The dangerous game left at least around 100 patients dead, according to the charges against him.
Berlin: The man accused of being post-war Germany’s most prolific serial killer was known to colleagues as a “nice guy” who did little to arouse suspicion until well into his murder spree.
With his verdict expected Thursday, prosecutors say Niels Hoegel, 42, a heavy-set, second-generation caregiver, was drunk on power over his ailing patients, whom he picked off at random out of “boredom”.
Hoegel has admitted to injecting patients with drugs that cause heart failure or circulatory collapse so he could then try to revive them and, when successful, shine as a saviour before his medical peers and superiors.
The dangerous game left at least around 100 patients dead, according to the charges against him. However, police say the actual number could be more than 200.
The current trial is Hoegel’s third since 2015 related to the deaths at clinics where he worked.
He was found guilty in two earlier trials and sentenced to 15 years in prison, but investigators pressed on with toxicology tests on dozens more exhumed bodies.
Hoegel has admitted to committing 43 murders with certainty but said he had serious memory gaps in dozens of other instances.
He offered his victims’ families an apology during extensive testimony.
“If I knew a way that would help you, then I would take it, believe me,” Hoegel said as his trial got under way in November.
“I am fully convinced now that I owe every relative an explanation. I am honestly sorry.”
Local daily Nordwest Zeitung plunged into a character study of the defendant whose crimes stunned the country.
Talking to his former teachers and classmates, “friendly”, “helpful” and “fun” were words that came up again and again to describe him.
“In no way someone from the fringes”, the paper quoted another person who had known him since adolescence as saying.
A teacher called him “a pretty normal student” who was more interested in football than in his classes.
Born on December 30, 1972 in the coastal town of Wilhelmshaven, Hoegel grew up in a Catholic family he described as “warm and stable”.
At 16, he began training at the main hospital in his hometown as a nurse, his father’s vocation.
He failed to make a strong impression, but colleagues and superiors remember him as “nice” during the few years he spent at the clinic.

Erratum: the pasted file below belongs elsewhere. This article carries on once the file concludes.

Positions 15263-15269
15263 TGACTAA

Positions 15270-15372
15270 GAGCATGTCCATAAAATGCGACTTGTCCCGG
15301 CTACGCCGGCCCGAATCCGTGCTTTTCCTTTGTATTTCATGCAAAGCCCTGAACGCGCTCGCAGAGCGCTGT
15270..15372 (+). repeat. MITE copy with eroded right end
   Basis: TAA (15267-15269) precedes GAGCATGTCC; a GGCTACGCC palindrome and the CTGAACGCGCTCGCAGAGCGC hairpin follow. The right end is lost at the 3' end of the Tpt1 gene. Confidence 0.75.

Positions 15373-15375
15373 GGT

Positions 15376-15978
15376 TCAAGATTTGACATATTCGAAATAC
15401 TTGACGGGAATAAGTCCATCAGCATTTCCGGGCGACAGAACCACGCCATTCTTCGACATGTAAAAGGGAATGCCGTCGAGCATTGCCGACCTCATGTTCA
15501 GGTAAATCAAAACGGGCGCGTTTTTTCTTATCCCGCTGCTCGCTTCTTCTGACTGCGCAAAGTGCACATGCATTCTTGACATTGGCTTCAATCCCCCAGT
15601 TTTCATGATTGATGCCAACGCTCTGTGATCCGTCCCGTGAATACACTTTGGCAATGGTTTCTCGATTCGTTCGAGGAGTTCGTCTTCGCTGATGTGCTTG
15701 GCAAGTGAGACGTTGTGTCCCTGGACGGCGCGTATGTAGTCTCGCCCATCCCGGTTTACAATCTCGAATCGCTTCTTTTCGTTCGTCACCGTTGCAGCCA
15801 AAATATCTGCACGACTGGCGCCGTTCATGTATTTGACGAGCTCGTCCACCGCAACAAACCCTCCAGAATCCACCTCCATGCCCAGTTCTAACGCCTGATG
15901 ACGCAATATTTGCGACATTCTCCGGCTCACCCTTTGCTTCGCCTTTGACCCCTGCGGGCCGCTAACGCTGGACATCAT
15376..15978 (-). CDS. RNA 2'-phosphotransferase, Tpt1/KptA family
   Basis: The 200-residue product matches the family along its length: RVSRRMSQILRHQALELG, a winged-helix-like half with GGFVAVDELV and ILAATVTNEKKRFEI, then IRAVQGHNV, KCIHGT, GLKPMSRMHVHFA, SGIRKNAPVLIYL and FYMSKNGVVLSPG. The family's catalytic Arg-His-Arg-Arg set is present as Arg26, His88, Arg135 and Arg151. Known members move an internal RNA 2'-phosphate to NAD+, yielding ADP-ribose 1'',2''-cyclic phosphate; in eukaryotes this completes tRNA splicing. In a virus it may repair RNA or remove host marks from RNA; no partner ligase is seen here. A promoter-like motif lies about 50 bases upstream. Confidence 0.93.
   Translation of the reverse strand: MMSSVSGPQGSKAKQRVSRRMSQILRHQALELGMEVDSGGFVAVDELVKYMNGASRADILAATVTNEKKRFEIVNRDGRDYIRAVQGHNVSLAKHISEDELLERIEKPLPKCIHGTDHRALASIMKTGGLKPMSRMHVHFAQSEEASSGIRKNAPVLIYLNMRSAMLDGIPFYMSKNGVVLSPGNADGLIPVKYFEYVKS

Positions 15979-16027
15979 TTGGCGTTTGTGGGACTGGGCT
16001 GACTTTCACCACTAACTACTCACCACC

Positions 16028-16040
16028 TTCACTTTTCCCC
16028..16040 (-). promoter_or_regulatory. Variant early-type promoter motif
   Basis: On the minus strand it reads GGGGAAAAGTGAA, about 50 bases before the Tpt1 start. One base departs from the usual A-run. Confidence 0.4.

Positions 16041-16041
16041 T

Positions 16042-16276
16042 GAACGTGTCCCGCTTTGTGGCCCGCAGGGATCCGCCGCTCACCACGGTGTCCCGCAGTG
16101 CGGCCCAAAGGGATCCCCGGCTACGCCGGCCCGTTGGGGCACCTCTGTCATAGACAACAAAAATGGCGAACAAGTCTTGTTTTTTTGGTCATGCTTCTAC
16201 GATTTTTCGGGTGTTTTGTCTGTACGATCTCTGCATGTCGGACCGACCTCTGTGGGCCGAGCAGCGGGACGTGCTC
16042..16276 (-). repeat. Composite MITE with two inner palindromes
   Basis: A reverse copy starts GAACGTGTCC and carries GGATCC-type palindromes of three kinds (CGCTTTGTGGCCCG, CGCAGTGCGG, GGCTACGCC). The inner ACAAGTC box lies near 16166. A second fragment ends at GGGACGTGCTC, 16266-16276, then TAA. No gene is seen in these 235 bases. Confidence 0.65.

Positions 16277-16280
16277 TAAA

The image jars with what would become an alleged frenzy of killing in the years between 2000 and 2005 when he deliberately caused heart failure in several dozen patients before trying to save them, in most cases without success.
He asked two female trainee nurses he was trying to impress to watch him during one such rescue attempt, according to depositions.
Prosecutors say he was motivated by professional vanity but also, often enough, sheer “boredom”.
Hoegel “acted out of pride”, the presiding judge who convicted him in 2015 said, adding that he “used people as pawns”.
“A sad guy who gave himself God’s powers,” said Christian Marbach, whose grandfather was killed by Hoegel.
In a 200-page personality assessment, psychiatrist Konstantin Karyofilis said that Hoegel failed to see his patients as “individuals”. Another report identified a “severe narcissistic disorder”.
The “nice guy” facade shattered at a hospital in the northern city of Oldenburg, where he started working in 1999.
The clinic had a good reputation but Hoegel felt overwhelmed by the job and started drinking heavily as he sank deeper into a depression spiked with a panicky fear of his own death.
The emergency resuscitations, and the deaths, began to soar on his watch at the hospital.
Hoegel gained a reputation as something of a jinx and colleagues sought to avoid working with him.
He was encouraged to move on in 2002, with a positive recommendation from management to ensure his quick departure.
Despite the curious number of patient deaths under his care, no internal investigation was ever opened against him.
Hoegel, who eventually married and had a daughter, was allowed to continue the carnage in the neighbouring town of Delmenhorst, where colleagues nicknamed him “Resuscitation Rambo”.
That is until he was caught in the act in June 2005.
When he managed to revive a patient, he was sated but only for a few days, Karyofilis said: “For him, it was like a drug.”